“1956 struggle generation would be shocked by current state of Africa”

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Struggle stalwart, Sophie de Bruyn, says the generation of the 1956 struggle would be shocked at the current state of the country.

Ahead of Women’s Day, De Bruyn was paying tribute to fallen comrades Mary Moodley and Ma Albertina Sisulu at Constitution Hill in Johannesburg.

“I often wonder how Aunty Mary and our other leaders and icons feel about our country. The country they worked for so hard to make a difference in the lives of our people and generation what it has come to. She must feel it has come to naught,” says De Bruyn.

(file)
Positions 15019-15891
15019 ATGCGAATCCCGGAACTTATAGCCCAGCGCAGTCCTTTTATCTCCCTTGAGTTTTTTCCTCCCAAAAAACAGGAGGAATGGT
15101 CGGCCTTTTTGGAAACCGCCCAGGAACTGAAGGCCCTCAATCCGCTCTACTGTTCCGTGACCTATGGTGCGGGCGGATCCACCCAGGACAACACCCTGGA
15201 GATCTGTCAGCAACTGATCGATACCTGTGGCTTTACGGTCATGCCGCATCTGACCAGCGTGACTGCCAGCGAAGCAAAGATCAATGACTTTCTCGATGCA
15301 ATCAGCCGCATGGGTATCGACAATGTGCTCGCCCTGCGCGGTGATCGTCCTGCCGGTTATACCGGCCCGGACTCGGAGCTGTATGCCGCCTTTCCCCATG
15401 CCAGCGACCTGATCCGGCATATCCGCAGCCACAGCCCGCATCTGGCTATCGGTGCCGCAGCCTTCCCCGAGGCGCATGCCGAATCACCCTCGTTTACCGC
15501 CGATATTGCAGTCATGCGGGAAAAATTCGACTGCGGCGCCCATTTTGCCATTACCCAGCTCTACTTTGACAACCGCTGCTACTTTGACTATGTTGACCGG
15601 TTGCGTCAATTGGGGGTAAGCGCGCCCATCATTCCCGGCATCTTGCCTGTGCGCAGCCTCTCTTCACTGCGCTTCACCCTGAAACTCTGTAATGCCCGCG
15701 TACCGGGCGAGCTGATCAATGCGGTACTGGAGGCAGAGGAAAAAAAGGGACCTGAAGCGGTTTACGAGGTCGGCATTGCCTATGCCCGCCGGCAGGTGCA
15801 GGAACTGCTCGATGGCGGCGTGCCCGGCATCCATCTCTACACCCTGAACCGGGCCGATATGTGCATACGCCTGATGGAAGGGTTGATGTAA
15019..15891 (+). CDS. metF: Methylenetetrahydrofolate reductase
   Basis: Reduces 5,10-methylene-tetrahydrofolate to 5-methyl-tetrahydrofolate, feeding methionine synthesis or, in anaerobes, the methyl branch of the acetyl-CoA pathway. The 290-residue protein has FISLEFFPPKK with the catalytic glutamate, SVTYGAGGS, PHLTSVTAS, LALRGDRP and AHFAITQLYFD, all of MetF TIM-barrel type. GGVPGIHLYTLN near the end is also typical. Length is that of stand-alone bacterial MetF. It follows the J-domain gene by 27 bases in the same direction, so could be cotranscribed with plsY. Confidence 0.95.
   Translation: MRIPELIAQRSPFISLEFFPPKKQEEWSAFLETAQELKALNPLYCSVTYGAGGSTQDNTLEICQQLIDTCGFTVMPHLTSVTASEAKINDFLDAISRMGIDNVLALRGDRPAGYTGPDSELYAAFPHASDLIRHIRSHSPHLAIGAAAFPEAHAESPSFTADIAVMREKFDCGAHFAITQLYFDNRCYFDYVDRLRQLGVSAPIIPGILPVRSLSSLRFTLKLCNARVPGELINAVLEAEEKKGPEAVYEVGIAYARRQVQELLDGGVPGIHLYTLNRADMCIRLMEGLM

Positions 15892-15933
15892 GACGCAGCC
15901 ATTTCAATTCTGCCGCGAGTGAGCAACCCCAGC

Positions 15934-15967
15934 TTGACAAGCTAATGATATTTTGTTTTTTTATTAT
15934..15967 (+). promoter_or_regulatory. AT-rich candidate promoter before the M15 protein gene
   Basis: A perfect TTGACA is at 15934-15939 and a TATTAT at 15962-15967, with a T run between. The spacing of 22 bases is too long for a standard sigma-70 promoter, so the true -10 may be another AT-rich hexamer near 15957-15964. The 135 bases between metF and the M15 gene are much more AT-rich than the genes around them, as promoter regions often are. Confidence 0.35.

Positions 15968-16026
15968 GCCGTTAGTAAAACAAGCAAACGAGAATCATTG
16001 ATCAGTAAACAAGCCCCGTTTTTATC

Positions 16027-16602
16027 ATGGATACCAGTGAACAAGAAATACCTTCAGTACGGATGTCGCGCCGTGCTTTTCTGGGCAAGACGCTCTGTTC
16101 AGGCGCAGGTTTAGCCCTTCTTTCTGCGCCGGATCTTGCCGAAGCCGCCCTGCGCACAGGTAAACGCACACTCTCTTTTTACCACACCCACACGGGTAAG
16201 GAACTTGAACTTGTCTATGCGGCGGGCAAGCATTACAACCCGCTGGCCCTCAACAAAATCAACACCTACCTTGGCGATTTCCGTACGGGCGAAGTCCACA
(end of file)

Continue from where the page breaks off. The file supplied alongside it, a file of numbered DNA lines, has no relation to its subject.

More concerning for the struggle icon is the apparent marginalisation of minority races, an issue she took up with the former African National Congress (ANC) secretary-general, Gwede Mantashe.

“I never thought the day would come where I will be known as a minority. He said to me no, he jumped up quickly he said no, you are not a minority…don’t worry about that. I said that is what you say, but what are you as a leader doing to the rank and file as you sit in your office you say I’m not a minority but on the outside the ANC and its people say the opposite, so we left it there, things have gone worse.”

Fast forward to 2019, the struggle for women still endures.